Technology Integration: "Reading Photographs" is the idea that we can gather a great deal of information from visual sources. Photographs not only help us to better understand expository text, they help students build stronger language fluency (through the support of rich conversation.) The first slide helps build vocabulary through whole group discussion via guiding questions about the photo. There is only one question on the second slide so that the students can generate questions for whole group discussion. (These extend upon the selections The Pigs, The Wolf, and the Mud and Homes Around the World.) · This process helps work on the following National Educational Technology Standards (NETS) Communication and Collaboration Students use digital media and environments to communicate and work collaboratively, including at a distance, to support individual learning and contribute to the learning of others. Students: a. interact, collaborate, and publish with peers, experts, or others employing a variety of digital environments and media b. communicate information and ideas effectively to multiple audiences using a variety of media and formats c. develop cultural understanding and global awareness by engaging with learners of other cultures Teacher Tips: Remember that all comprehension skills will spiral and be revisited. It is essential that the teacher review the previously taught concepts and build on the students' knowledge. Students will often not make this connection so the teacher should think aloud as he/she recalls relevant concepts. These concepts can be reinforced daily in 2 or 3 minutes during read alouds or shared reading activities.At first, the teacher models the process of identifying literary elements and relevant

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vocabulary, then responsibility transfers to students and they perform this task.

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Reading Street View

Narrative Arc 16: Visualize, Retell Expository Arc 16: Directions, Retell, Visualize

First Grade Week 16

Unit Focus: Neighborhood Fun ­ Treasures Unit 2 ­ Week 5

December 5 - 9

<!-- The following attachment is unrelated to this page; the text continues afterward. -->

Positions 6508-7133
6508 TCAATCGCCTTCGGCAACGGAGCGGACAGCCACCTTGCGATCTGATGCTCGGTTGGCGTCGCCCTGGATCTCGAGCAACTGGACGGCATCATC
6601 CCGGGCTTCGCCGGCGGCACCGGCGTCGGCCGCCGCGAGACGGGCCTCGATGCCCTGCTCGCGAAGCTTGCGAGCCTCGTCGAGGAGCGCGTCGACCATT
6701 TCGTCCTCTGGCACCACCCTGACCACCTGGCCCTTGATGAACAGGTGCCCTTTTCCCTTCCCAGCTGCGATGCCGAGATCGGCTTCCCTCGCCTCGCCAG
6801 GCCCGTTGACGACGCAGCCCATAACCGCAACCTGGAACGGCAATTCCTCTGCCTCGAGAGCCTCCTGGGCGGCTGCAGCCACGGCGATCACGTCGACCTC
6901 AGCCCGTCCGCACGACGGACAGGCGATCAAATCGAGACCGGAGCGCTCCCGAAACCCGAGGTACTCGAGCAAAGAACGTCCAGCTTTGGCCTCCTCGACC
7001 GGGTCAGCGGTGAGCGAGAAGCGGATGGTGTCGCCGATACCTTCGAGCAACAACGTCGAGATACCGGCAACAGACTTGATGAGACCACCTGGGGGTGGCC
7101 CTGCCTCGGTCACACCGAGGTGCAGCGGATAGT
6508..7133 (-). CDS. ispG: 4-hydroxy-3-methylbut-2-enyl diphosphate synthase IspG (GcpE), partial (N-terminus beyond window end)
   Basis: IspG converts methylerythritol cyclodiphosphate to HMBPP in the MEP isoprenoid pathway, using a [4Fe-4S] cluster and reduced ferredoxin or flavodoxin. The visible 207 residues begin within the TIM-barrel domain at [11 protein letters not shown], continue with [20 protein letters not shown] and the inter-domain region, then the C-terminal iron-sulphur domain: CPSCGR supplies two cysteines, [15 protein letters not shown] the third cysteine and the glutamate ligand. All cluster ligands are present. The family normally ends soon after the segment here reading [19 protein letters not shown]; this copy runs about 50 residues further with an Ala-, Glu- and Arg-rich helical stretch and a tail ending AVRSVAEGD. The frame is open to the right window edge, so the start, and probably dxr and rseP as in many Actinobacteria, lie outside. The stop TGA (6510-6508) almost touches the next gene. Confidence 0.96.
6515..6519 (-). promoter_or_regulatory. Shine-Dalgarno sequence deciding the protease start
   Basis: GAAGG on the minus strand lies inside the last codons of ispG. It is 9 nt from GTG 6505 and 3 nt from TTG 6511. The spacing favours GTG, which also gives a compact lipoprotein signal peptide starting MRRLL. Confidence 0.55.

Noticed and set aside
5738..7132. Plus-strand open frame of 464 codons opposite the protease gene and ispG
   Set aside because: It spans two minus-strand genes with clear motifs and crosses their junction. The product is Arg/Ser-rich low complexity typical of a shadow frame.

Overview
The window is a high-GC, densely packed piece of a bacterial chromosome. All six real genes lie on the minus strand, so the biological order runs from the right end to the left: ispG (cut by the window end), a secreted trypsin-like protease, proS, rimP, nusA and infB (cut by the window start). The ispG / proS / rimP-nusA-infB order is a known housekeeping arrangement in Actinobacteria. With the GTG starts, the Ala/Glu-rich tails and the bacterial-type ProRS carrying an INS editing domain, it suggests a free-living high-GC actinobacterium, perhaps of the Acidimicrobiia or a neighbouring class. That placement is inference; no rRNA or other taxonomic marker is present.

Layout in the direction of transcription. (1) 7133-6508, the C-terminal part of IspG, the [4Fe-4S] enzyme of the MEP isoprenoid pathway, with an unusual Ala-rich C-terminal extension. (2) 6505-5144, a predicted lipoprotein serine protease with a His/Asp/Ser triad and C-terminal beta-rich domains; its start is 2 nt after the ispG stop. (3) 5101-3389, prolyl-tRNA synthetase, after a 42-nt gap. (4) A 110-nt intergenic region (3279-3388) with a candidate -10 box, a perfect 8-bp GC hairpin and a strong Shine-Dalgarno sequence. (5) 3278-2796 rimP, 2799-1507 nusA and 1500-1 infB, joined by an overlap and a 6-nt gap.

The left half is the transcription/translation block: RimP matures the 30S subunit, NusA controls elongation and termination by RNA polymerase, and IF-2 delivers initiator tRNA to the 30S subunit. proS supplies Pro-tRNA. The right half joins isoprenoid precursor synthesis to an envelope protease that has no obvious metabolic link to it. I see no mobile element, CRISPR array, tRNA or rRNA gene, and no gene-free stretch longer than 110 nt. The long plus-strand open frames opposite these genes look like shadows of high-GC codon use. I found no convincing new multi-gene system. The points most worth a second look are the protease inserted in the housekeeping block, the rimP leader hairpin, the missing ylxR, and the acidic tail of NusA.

Recommendations for Read Aloud (RA), Shared Reading (SR), Guided Reading (GR), and Independent Reading (IR) RA: The Singing Turtle (vocabulary/comprehension), Unit 2, Additional Resources: Read Aloud: "The Wheels on the Bus", (vocabulary/comprehension), The following trade books address both the narrative and expository arc focus and Unit 2, p. 117C unit theme (when available). "Dance at Grandpa's" (vocabulary/comprehension), Unit 2, p. 135F Abuela by Arthur Dorros Stellaluna by Janell Cannon Fiction/Nonfiction: Rap A Tap Tap, Unit 2, p. 113A (visualize, retell) Continue Daily Chapter Book Read Aloud - this is a excellent way to prepare students for reading more complex text. Model strategies students will Books to be matched with Students' appropriate level & targeted skills -- need to be successful as reading skills increase. Recommend using small leveled books for Approaching level, On level and Beyond level, Decodable Readers Pre Reading - Check for comprehension by asking what happened in the (See TE for additional Small Group Selections Unit 2 p.141K) previous chapter. Record response on chart paper. Decodable: Our Families Our Neighbors, This and That During - stop to explain and model use of new vocabulary as needed ­ list Approaching: The Show New words on a vocabulary chart. On Level: A Pet For Trish Post ­ students predict," What might happen next"? Why do you think so? Beyond: Sharing a Garden ELL: Trish Gets a Pet Fluency and Vocabulary Development Poems can become more complex as reading and fluency improve and are a great *Guided reading selections increase in difficulty through the year, and may not match the unit focus. Texts from the campus leveled library may way to build vocabulary. Introduce funny/humorous poems be used for small group guided reading. http://www.gigglepoetry.com/Http://www2.scholastic.com/browse/article.jsp?id=11671 Guided reading is NOT round robin reading (see website below for more onfo) Select non-fiction text that correlate with the weekly Science and Social Studies Guided reading should include skill focused instruction as well as themes to demonstrate the use of text features (photographs) in order to connect reading leveled texts and meet instructional level of students. strategies across content areas. (See week 10) 1. Time for Kids 2. School Library 3. Scholastic Weekly Reader Students select books from their independent book boxes or bags and "Read to Self." See Daily Five. Monitor students during independent reading time by circulating the room a few minutes each day to listen to students reading. Beth and the Band, Unit 2, p. 118/119 (visualize, retell) "Shake a Rattle" Unit 2, p. 136/137 (Procedural Text) Fiction: p.113i